CALVIN: This whole Santa Claus thing just doesn't make sense. Why all the secrecy? Why all the mystery? If the guy exists, why doesn't he ever show himself and prove it? And if he doesn't exist, what's the meaning of all this?
HOBBES: I dunno. Isn't this a religious holiday?
CALVIN: Yeah, but actually, I've got the same questions about God. ― Bill Watterson
Seven years ago, Muncie, Ind. businessman Alan Holdren and his wife Chris decided that they did not need anything for Christmas. They had stashed $550 in the sock drawer for their own gifts, but they decided instead to take that money and buy Christmas for a family in need. Since Chris was a teacher at a local high school, she was very aware of both the families with needs and the families that had nothing.
The Holdrens picked one family that they knew would not have Christmas and bought a present or two for each family member. They delivered a lighted Christmas tree, a Bible, a $50 gift card for a Christmas dinner, and said a prayer with the family. Then they went home to spend the day with their two daughters.
Other people heard about Al and Chris’s idea and approached Al about doing the same thing the next year. Al has a few friends who are principals at local schools, and so he began contacting these folks in November to determine a few families in need.
The second year, Al, Chris and a few volunteers provided Christmas for nine families. They used the same format from the year before and once the presents were delivered, they all returned home to spend time with their families.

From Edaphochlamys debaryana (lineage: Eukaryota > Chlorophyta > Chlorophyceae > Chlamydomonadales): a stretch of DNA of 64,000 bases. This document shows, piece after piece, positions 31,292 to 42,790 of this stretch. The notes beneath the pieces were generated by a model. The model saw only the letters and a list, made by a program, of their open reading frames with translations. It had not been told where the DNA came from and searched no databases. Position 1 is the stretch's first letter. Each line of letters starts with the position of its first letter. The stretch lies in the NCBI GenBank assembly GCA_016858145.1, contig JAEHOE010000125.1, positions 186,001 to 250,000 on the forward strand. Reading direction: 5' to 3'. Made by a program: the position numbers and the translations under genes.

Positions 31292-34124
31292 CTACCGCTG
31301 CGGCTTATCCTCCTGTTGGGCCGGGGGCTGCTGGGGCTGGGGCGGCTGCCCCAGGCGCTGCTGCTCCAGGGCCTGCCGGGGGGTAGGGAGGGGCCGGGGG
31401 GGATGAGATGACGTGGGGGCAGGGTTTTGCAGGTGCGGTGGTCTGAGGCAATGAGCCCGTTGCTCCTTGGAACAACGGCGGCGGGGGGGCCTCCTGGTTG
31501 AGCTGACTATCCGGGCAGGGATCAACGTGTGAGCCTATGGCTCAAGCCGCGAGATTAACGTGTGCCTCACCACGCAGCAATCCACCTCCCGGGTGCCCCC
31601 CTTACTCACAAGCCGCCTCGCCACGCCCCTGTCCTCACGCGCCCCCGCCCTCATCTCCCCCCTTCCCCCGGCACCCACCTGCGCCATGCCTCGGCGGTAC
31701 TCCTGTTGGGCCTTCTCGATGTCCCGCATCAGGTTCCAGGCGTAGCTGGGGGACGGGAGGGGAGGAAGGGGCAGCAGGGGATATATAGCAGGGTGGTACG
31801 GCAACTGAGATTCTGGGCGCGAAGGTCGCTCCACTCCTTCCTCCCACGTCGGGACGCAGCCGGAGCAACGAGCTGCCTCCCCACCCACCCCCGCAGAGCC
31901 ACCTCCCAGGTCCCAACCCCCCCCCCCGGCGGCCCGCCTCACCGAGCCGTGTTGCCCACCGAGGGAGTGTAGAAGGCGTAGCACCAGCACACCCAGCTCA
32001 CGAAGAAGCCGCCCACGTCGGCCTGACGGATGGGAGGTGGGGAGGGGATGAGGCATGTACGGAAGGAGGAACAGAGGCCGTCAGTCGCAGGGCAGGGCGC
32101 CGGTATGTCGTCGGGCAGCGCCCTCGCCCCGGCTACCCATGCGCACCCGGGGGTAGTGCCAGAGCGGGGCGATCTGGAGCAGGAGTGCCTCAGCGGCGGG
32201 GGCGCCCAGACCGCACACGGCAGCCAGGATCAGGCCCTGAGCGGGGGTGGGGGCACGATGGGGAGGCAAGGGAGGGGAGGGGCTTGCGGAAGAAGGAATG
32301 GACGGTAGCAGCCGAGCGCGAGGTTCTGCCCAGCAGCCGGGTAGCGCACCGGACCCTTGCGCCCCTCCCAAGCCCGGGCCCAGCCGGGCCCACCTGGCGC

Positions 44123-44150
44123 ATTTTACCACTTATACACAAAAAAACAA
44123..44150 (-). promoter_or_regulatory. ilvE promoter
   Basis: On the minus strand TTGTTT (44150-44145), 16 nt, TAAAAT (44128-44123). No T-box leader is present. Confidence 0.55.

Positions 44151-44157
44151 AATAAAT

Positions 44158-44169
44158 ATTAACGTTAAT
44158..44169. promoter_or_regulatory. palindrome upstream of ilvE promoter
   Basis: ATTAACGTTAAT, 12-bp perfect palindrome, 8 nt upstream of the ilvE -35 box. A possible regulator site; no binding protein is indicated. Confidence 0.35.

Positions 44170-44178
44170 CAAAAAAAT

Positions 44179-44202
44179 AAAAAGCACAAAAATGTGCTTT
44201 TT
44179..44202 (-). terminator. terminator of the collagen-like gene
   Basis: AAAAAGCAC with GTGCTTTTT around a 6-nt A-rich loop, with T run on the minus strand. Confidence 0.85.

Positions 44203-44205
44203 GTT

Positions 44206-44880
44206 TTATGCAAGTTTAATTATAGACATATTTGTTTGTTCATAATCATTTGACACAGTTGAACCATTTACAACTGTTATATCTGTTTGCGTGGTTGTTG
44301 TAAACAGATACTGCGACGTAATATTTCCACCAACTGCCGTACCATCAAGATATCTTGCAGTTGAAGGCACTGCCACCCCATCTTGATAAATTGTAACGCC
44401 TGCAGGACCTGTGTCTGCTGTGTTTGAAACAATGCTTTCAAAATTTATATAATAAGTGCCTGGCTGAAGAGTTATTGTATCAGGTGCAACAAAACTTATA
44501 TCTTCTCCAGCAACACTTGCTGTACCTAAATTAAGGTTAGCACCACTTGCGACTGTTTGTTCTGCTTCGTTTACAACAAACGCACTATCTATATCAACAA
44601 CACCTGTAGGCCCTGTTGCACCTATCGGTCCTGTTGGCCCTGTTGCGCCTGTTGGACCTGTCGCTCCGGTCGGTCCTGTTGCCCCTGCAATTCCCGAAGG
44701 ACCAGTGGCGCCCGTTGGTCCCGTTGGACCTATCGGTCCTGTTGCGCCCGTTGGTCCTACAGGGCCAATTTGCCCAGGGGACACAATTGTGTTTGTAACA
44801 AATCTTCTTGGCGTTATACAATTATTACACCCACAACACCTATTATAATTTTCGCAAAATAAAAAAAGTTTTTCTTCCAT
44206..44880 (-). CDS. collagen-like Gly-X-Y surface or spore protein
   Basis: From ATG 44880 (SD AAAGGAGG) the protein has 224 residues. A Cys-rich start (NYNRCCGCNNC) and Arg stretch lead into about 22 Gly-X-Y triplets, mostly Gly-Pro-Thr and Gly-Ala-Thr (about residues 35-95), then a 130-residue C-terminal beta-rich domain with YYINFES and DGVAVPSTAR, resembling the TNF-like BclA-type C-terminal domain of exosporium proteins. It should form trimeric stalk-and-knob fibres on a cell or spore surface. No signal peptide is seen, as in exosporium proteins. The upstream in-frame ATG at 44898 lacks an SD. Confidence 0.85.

After that Christmas, something amazing started to happen. Al was in a business group and many of the business owners asked to help fund more families. Each year the program, named Secret Families, grew and grew.
As a board member of this now-official 501(c)3 organization, I am amazed and impressed by the organized chaos that happens the first Saturday of December every year. We recently had more than a thousand volunteers providing Christmas to 176 families. The original format is still the same--with $550 taking care of all the presents and food for the family. They still get a tree, a Bible and prayer, but now there are multiple teams that handle each family.
The day starts at 5 a.m.. Hundreds of people gather at the local Meijer in Muncie and listen as Al tells the story of Secret Families. Most of the “shopping groups” are families or small groups from local churches or businesses. Each shopping group gets a list with information about the family--no names, but information about how many parents, children, their ages and what they need. Clear numbered trash bags are used to collect the gifts, which are purchased from Meijer and loaded into a pick-up truck. As the truck begins to fill with gifts, the vehicle is driven next door to Toyota Scion of Muncie.
At Toyota, hundreds of people are set up at wrapping stations. The trash bags are unpacked and each gift is wrapped and returned to the numbered bag. Then all the bags marked for each individual family are taken to the loading station in a tent behind the main Toyota building.
Stage Three is completed by delivery teams that drive to the recipients' homes, pre-marked with a red bow in the days leading up to the event. The families are contacted prior to the event to let them know they have been chosen to allow for a quick delivery.
Once all the families have their gifts, the entire group returns for a meal at Toyota of Muncie, where we tell stories, shed tears and by 9 pm, all the Santas and Mrs. Clauses go home to start their plans for next year's Secret Families.
This year, an NBC news crew showed up so I think Al's secret might not be so secret anymore.